Saturday, April 28, 2007

Gamone greenery

In this photo I took this morning, my neighbor Dédé, with his chestnut walking-stick, is standing in front of my white-flowered wisteria. Nearly every morning around seven o'clock, Dédé leaves their place (a couple of hundred meters below Gamone) and strolls up past my house and further up the track beyond Bob's property. If I happen to be up and about, my dog Sophia barks to let me know that Dédé's in the vicinity, and I go out to chat with him for ten minutes or so. Usually, our conversations don't evolve much from one morning to the next. Our first subject, of course, is the weather, then the various animals at Gamone. Dédé knows everything about everybody in the surroundings, but he doesn't talk readily about other people's affairs unless I ask specific direct questions. So, our morning chats are not at all what you would call gossip. On the other hand, concerning inanimate objects at Gamone, he has a remarkable attention to details. Whenever I mention such-and-such an aspect of the house or property that might be modified and improved, I usually find that Dédé has already done some serious thinking about the question I've brought up. Before my recent excursion to Marseilles, I happened to inform Dédé that I would need to purchase a small metal pin to fix the hinged back of my metal trailer. When I returned from Marseilles, I discovered that Dédé had come up to my place, during my absence, and done the job for me. This morning, when I told Dédé that I was thinking about devising a technique for encasing two big steel girders with wood in the façade of my house, I discovered that Dédé had obviouly already thought about this problem, for he immediately described a solution...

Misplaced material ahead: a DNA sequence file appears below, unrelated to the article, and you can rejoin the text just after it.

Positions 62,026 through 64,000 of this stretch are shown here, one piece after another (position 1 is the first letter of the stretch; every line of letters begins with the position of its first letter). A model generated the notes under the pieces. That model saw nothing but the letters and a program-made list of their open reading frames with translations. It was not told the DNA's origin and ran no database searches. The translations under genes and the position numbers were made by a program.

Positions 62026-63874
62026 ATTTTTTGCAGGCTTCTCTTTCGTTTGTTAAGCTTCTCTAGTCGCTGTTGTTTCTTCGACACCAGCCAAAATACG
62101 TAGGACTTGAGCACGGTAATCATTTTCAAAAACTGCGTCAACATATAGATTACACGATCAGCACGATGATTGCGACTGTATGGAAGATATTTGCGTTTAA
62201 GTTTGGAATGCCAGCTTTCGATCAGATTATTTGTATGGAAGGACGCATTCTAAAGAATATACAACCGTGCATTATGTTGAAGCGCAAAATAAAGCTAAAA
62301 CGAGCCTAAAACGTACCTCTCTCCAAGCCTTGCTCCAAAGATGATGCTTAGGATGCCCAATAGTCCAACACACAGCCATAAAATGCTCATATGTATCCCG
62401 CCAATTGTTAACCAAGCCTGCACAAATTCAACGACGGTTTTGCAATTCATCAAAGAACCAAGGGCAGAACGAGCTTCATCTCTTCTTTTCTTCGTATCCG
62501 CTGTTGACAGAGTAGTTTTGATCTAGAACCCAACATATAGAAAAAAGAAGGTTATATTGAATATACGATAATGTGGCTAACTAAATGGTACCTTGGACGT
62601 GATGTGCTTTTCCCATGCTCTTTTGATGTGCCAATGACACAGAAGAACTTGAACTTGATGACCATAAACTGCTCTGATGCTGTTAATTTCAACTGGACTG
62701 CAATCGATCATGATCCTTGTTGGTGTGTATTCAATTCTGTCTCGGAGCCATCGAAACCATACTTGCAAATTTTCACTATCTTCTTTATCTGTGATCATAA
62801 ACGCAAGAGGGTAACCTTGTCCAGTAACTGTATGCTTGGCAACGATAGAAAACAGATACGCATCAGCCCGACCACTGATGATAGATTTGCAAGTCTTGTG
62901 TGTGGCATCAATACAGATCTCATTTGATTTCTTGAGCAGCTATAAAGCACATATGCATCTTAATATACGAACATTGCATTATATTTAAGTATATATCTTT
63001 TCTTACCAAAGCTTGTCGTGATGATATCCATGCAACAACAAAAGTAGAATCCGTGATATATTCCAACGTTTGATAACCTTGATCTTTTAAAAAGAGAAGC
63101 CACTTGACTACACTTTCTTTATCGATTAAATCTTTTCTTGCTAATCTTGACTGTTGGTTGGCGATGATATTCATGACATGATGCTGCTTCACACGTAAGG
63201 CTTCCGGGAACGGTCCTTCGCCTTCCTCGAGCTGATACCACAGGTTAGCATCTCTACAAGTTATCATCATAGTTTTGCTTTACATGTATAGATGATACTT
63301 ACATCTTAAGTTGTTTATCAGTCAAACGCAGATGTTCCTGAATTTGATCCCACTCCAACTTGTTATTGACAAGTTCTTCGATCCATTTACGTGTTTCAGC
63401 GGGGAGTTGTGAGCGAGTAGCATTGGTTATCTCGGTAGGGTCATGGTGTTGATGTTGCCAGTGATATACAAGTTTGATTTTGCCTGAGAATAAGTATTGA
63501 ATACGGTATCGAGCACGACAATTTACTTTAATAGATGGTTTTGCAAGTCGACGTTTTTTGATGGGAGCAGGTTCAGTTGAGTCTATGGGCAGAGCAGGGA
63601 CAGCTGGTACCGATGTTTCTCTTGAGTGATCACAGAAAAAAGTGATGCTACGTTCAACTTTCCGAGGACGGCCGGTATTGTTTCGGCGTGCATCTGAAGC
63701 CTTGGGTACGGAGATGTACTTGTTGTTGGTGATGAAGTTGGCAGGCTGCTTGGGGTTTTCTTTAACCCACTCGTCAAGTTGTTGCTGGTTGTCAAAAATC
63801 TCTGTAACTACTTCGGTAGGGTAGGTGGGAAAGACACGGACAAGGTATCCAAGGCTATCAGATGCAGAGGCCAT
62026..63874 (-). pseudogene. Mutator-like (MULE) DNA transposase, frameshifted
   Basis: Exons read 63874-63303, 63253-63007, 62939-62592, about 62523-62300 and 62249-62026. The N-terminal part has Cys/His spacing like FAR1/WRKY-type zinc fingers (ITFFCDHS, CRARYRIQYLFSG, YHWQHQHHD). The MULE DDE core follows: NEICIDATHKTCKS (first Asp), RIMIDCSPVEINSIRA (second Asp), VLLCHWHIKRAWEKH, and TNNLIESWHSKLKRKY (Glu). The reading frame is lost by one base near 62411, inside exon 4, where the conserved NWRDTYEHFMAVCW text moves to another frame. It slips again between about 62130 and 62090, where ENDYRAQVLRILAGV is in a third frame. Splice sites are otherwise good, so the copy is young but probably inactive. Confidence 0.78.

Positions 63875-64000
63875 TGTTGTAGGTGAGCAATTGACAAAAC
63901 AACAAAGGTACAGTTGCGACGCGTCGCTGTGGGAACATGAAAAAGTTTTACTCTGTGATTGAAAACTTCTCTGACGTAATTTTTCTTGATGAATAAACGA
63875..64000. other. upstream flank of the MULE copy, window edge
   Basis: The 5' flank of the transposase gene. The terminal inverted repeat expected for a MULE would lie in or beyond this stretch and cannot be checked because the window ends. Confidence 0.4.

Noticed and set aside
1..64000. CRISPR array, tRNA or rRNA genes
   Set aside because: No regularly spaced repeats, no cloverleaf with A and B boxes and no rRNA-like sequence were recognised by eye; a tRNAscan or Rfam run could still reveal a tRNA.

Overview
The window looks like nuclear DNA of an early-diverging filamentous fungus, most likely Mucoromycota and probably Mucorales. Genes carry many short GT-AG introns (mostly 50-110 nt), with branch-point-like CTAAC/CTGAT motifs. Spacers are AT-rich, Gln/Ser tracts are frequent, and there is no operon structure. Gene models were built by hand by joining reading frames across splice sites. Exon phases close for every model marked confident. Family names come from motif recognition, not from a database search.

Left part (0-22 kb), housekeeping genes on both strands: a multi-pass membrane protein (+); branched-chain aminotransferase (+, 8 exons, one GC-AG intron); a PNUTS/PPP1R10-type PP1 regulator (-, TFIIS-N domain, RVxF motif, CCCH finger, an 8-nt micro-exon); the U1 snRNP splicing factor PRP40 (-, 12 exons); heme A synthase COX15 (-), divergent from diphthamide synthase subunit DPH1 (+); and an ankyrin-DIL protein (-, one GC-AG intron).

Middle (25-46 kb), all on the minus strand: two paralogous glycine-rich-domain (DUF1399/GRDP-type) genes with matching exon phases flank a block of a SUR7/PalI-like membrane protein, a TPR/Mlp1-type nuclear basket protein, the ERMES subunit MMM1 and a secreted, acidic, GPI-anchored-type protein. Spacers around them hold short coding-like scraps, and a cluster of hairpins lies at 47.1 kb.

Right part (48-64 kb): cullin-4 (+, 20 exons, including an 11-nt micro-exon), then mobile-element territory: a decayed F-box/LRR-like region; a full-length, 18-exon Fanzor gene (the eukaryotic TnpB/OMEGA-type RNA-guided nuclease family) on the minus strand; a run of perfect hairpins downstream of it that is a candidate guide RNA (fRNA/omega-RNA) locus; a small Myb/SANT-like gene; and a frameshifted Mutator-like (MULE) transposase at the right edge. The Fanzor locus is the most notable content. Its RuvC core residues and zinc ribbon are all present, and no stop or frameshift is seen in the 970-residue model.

On the left, the giant linden tree between my house and the road is now covered in leaves. Funnily, another linden tree, to the right, still has its wintry look. Dédé told me that they, too, have a linden tree of this kind, which doesn't grow leaves until late spring. This morning, looking at all the tall grass that has shot up over the last fortnight around my house, Dédé asked a pointed question: "What's happened to the hand-held weed cutter you used to operate?" I understood, of course, that Dédé was not really asking me a question. It was his subtle way of suggesting that I should move my arse and cut the grass.

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